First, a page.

- The links between statin drugs and increasing risks of heart disease, diabetes, and metabolic syndrome keep piling up. We have known that statins deplete CoQ10, a potent antioxidant and needed for energy creation in the mitochondria, as well as critical or muscle health.
- This past year we have seen that statin drugs can inhibit the body’s production and utilization of Vitamin K2 to prevent arterial calcification.
- Just recently researchers at Tulane University have discovered that statin drugs prematurely age stem cells, diminishing their ability to grow and differentiate.
- Past research has shown post-menopausal women taking certain types of statins had a 48% greater risk of developing type 2 diabetes.
…And Now, a database study of nearly 26,000 beneficiaries of Tricare, the military health system, shows those taking statin drugs to control their cholesterol were 87 percent more likely to develop diabetes.
This kind of makes it official, don’t you think, that statin drugs should be properly and adequately assessed for the individual, and not used in a one size fits all approach of treatment.
The study, reported online April 28, 2015, in the Journal of General Internal Medicine, is among the first to show the connection in a relatively healthy group of people. The study included only people who at baseline were free of heart disease, diabetes, and other severe chronic disease. Thus…statin drugs can make you sick!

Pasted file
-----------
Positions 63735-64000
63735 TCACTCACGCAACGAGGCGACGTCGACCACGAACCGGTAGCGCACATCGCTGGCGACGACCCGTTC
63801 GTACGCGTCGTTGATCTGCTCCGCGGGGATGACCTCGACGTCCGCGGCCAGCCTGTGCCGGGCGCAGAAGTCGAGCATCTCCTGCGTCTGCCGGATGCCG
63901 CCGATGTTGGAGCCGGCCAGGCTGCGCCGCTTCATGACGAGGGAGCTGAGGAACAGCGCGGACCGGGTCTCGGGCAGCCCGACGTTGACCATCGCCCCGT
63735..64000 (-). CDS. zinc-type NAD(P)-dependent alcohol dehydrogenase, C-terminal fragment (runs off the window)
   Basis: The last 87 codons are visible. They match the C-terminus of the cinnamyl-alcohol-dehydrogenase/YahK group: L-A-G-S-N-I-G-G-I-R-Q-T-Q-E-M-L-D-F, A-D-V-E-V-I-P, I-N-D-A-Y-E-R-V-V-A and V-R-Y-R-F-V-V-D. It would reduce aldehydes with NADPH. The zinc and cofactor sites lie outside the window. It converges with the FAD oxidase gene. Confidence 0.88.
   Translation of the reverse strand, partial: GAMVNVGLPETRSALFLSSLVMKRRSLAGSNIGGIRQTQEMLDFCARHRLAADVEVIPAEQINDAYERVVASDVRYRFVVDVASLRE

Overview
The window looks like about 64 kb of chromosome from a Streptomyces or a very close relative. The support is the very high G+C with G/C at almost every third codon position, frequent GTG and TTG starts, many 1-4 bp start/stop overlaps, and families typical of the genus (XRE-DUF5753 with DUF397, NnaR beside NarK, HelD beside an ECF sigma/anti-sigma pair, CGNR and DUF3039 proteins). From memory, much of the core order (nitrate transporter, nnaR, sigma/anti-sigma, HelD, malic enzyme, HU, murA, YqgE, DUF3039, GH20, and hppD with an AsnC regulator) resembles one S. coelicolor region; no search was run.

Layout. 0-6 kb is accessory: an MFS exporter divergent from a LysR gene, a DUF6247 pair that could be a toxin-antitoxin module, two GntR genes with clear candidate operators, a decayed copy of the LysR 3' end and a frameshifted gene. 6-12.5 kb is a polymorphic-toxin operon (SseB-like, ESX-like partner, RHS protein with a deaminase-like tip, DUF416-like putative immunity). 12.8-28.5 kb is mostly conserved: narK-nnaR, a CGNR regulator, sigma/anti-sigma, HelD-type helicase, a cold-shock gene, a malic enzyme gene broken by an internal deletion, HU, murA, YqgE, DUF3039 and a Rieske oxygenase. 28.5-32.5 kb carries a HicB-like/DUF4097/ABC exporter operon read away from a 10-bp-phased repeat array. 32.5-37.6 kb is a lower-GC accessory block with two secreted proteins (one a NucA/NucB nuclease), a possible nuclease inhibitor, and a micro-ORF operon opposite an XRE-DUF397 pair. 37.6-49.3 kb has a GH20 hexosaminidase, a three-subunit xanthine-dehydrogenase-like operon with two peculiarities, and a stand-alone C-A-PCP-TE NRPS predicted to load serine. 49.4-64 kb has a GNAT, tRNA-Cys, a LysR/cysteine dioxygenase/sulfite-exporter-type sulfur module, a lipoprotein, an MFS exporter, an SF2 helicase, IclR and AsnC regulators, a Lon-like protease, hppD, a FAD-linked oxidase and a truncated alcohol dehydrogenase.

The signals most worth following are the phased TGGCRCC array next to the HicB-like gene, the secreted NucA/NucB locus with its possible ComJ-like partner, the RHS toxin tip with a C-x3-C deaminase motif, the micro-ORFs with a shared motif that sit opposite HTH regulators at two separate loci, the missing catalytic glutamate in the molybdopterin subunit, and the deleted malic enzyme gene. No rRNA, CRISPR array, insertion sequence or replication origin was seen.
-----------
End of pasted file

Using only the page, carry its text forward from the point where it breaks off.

“In our study, statin use was associated with a significantly higher risk of new-onset diabetes, even in a very healthy population,” says lead author Dr. Ishak Mansi. “The risk of diabetes with statins has been known, but up until now it was thought that this might be due to the fact that people who were prescribed statins had greater medical risks to begin with.”
- In the study, statin use was also associated with a “very high risk of diabetes complications,” says Mansi. “This was never shown before.” Among 3,351 pairs of similar patients–part of the overall study group–those patients on statins were 250 percent more likely than their non-statin-using counterparts to develop diabetes with complications.
- Statin users were also 14 percent more likely to become overweight or obese after being on the drugs.
- The study also found that the higher the dose of any of the statins, the greater the risk of diabetes, diabetes complications, and obesity.
The researchers examined patient records for the period between October 2003 and March 2012.
This study shows that heart disease prevention has to be beyond lipid management, as well as to assess every person individually and track ALL of their metabolic numbers carefully.
When will this madness of blanket prescribing statin drugs stop?